Admittedly expensive, this handsome block certainly seemed to live up to its billing as “the last knife block you ever have to buy.” The heaviest model in our testing, this block was ultrastable, and its durable bamboo exterior was a breeze to clean. Well-placed medium-strength magnets made it easy to attach all our knives, and a rotating base gave us quick access to them. One tiny quibble: The blade of our 12-inch slicing knife stuck out a little.


Schmidt Brothers Downtown Block

This roomy block completely sheathed our entire winning knife set using just one of its two sides—and quite securely, thanks to long, medium-strength magnet bars. Heavy, with a grippy base, this block was very stable. An acrylic guard made this model extra-safe but also made it a little trickier to insert knives and to clean; the wood block itself showed some minor cosmetic scratching during use.


Schmidt Brothers Midtown Block

This smaller version of the Downtown Block secured all our knives nicely, though the blade of the slicing knife stuck out a bit. With a base lined with grippy material, this block was very stable. An acrylic guard afforded extra protection against contact with blades but made it a little harder to insert knives and to clean; the wood itself got a little scratched during use.

Recommended with Reservations

Swissmar Bamboo Magnetic Knife Block

This small, scratch-resistant model had a stable, rubber-lined base and could hold all our knives, though the blade of the 12-inch slicing knife stuck out a bit. But inch-long gaps between its small magnets made coverage uneven and forced us to find the magnetic hot spots in order to secure the knives. Its acrylic guard made it safer to use but harder to insert knives and to clean.

Not Recommended

Messermeister Walnut Magnet Block

This handsome block was done in by its shape—a tippy, top-heavy quarter-circle that wasn’t tall or broad enough to keep the blades of three knives from poking out. It lacked a nonslip base, and its extra-strong magnets made it unnerving to attach or remove our heavy cleaver. Finally, it got a bit scratched after extensive use.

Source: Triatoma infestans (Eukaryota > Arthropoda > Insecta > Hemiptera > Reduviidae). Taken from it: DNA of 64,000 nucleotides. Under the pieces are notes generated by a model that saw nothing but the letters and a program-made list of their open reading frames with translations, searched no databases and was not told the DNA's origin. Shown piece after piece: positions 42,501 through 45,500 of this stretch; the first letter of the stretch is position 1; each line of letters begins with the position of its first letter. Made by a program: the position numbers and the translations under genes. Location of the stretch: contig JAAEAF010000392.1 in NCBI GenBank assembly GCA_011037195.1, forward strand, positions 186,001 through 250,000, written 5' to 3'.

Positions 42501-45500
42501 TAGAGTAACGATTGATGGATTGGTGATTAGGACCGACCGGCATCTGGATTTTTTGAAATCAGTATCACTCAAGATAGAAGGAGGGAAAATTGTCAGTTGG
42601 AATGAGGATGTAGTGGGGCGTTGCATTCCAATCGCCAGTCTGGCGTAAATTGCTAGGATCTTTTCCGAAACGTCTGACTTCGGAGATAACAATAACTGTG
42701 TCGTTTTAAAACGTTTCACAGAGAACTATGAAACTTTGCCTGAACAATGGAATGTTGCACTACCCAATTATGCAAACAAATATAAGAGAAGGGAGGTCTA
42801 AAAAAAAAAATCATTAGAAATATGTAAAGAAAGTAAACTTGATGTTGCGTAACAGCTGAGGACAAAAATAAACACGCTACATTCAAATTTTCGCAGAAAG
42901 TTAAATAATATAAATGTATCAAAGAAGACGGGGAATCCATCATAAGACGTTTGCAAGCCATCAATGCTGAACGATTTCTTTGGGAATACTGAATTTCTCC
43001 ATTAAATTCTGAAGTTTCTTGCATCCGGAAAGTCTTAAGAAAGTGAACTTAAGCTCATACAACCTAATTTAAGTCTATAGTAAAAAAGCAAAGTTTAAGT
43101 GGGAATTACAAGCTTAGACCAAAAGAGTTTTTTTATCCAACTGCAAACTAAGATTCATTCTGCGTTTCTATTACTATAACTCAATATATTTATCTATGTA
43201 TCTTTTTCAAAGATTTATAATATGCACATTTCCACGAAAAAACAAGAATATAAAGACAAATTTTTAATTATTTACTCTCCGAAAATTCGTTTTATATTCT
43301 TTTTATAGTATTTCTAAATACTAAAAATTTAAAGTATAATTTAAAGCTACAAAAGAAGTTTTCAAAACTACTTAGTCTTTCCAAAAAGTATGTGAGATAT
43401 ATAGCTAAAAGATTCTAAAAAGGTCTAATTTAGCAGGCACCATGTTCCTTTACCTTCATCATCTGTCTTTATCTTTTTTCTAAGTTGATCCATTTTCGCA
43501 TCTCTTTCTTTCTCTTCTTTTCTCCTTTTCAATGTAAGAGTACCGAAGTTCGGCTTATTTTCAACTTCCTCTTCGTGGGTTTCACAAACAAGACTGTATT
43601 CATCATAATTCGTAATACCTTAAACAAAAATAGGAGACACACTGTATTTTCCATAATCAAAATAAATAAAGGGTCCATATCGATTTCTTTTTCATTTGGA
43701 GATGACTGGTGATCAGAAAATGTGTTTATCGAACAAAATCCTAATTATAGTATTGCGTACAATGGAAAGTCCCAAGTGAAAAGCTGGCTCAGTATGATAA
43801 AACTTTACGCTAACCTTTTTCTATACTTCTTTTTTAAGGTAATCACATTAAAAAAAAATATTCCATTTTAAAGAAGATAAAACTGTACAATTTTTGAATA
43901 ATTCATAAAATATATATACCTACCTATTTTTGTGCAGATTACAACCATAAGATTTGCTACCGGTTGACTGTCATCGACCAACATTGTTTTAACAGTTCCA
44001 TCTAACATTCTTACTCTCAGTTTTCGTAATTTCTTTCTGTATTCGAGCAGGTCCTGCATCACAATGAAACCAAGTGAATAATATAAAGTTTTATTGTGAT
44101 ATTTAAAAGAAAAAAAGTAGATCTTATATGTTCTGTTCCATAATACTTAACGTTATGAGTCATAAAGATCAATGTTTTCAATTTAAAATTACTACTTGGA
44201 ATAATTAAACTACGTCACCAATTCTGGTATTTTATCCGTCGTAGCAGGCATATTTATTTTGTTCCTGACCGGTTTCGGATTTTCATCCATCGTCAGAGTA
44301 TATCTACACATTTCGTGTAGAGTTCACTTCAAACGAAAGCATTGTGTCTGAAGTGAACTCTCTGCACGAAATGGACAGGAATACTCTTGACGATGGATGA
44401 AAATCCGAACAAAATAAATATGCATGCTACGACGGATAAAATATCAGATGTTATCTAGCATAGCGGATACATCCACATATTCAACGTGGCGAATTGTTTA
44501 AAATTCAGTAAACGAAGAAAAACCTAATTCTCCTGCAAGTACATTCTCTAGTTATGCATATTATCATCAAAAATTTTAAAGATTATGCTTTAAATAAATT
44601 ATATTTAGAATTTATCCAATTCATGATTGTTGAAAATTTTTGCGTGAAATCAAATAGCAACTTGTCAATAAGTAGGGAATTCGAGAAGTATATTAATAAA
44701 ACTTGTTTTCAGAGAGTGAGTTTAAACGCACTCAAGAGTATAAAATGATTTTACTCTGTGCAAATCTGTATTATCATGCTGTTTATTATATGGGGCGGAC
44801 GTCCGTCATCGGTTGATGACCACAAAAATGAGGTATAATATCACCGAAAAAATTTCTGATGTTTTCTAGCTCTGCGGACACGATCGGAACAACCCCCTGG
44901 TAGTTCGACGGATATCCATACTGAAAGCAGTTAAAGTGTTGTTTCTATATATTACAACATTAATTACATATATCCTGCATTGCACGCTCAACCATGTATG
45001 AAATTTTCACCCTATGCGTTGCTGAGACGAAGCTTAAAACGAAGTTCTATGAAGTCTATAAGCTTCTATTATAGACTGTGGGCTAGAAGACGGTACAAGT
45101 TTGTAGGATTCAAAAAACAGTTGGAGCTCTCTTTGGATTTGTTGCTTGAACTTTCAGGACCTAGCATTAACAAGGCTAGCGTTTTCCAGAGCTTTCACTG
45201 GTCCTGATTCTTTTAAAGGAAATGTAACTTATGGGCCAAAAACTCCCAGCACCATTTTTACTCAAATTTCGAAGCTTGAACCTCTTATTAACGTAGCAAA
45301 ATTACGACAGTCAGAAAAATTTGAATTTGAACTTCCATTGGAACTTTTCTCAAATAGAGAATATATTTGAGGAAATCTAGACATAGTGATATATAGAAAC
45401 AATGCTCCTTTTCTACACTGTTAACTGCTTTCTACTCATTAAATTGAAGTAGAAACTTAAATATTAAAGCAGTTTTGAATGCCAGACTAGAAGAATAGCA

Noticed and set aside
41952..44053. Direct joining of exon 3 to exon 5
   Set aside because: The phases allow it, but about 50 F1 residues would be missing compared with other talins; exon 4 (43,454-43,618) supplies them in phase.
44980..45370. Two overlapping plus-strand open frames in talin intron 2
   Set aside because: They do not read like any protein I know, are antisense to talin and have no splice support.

Epicurean Standing Knife Rack 12"

This magnetic block sheathed all our knives completely, though with a bit of crowding. But it was hard to insert each knife without hitting the block’s decorative slats on way down, and because the block was light and narrow, it wobbled when bumped. Worse, we couldn’t take it apart, so splatters that hit the interior were there to stay. Additionally, the outside stained easily, and when we wiped it down, the unit smelled like wet dog.


Kapoosh Rondelle Knife Block

This model stabilized knives with a mass of stiff, spaghetti-like bristles that shed and nicked easily after extensive use, covering our knives with plastic debris. While all our knives fit securely, several of the blades stuck out, making this unit feel less safe overall. Finally, though the bristles could be removed and cleaned in the dishwasher, their nooks and crannies made this block hard to wash by hand.


Kuhn Rikon Vision Knife Block, Clear

This plastic block required us to aim each knife into the folds of an accordion-pleated insert that was removable for easy cleaning but got nicked easily with repeated use. Because we could only insert the knives vertically, longer knife blades stuck out; a cleaver was too wide to fit. The lightest model in our lineup, this block was dangerously top-heavy when loaded with knives.